As the PM, you need to always be looking for signs of burnout – how are you going to reduce stress on your team members if they aren’t handling it particularly well? You need to be thinking a few steps ahead and be considering whether you need to start securing some additional resources for you project – do you have the budget to do that? Do you know where to start – is there any possibility of roping in temporary help from some other business team or a week or two if you’re suddenly under the pump approaching a deadline? What’s the process for replacing a team member if/when they leave – what kind of lead time do you need to find a suitable replacement?

As a project manager, one of your biggest roles on some projects will be to shield your team members from what I will call upper management distractions… put simply, projects, by definition, involve change. Some upper level managers don’t like change. Or they are scared of the consequences of not getting it right. This often causes a bit of pain, usually around milestone deadlines and as the PM – it’s your role to make sure that any distractions are stopped at the PM level and deflected away from your project team… they’ve got plenty of work to do as it is. Protect your team members; empower them to do the work. Internal politics get handled by you. By all means, discuss it with them – especially if it’s something they can help you with. But ultimately, it’s you as the PM who has to deal with what can sometimes be nothing more than just unnecessary stress. Some people like to think they are important. And they like to remind people that they are important… it’s not a management style you should take IMO, but you will come across it.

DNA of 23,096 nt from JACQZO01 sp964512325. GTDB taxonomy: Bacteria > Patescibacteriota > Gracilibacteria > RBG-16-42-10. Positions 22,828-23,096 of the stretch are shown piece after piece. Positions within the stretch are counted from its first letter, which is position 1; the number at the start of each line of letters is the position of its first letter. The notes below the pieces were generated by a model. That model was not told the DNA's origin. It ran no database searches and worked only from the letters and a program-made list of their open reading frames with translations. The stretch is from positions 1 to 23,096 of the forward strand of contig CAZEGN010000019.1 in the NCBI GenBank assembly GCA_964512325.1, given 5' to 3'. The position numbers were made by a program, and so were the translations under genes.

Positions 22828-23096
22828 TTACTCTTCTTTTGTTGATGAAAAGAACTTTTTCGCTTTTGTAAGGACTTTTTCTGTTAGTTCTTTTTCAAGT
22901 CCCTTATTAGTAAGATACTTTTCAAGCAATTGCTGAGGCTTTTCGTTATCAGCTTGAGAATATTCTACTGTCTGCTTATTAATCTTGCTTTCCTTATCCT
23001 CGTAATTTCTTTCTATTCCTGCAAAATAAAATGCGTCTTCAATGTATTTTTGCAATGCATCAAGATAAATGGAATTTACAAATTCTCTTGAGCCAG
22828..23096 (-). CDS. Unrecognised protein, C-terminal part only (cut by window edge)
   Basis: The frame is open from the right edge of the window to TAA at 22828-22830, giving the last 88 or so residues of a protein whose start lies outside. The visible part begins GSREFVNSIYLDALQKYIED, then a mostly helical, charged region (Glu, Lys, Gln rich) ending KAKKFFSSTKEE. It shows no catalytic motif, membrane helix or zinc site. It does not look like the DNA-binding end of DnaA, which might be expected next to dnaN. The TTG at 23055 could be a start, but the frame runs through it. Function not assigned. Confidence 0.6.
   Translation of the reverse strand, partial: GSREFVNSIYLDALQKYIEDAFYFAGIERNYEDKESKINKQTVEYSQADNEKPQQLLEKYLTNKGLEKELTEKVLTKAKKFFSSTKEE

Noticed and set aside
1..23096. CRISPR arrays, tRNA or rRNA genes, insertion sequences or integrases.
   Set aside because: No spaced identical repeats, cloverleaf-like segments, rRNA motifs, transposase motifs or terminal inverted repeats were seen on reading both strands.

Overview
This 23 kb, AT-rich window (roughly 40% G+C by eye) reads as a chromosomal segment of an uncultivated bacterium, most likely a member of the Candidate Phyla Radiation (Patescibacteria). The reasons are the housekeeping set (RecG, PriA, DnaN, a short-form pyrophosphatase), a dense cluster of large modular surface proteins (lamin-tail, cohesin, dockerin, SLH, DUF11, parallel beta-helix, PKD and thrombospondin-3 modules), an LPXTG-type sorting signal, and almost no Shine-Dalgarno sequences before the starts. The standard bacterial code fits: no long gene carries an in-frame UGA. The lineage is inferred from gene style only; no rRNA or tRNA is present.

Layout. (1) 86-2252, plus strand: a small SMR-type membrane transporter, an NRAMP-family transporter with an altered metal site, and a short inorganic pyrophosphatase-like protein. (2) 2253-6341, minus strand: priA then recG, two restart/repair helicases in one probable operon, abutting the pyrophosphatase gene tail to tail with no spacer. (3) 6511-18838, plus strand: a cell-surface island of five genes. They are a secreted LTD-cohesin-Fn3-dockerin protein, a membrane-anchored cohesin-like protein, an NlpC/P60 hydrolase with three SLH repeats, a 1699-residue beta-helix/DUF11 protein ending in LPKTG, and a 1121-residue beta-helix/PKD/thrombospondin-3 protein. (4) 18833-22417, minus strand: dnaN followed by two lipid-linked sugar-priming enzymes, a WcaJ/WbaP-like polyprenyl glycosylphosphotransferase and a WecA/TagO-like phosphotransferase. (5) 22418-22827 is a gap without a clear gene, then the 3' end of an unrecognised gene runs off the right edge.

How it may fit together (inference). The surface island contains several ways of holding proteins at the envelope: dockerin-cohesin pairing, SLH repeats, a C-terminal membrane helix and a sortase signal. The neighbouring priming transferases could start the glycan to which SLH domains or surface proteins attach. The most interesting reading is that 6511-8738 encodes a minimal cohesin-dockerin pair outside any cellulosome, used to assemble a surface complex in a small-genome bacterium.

What kind of person makes a good Project Manager?

As you can probably tell from the PM Styles I described earlier, I think the best personality for being a project manager is someone who can encourage passion and energy in their team members, remain calm when things get stressful and really care about making sure everyone on their team has what they need to do their job as good as possible.

If you care about the people on your team… and I mean really care – you’ll reduce turnover on your team, you’ll know about problems before they become bigger problems, you’ll empower your team to do the work they are there for and ultimately you’ll have the best chance for success.

You should like to create conversations and build relationships – get your team members, and the project sponsors – talking to you as much as possible. You want to know about problems before they are really problems. Project managers hate surprises, and team members hate drama… build those relationships, empower your team members and shield them from any unnecessary noise.

If you can do all that, I’ve got no doubt that you’ll have a successful career as a Project Manager.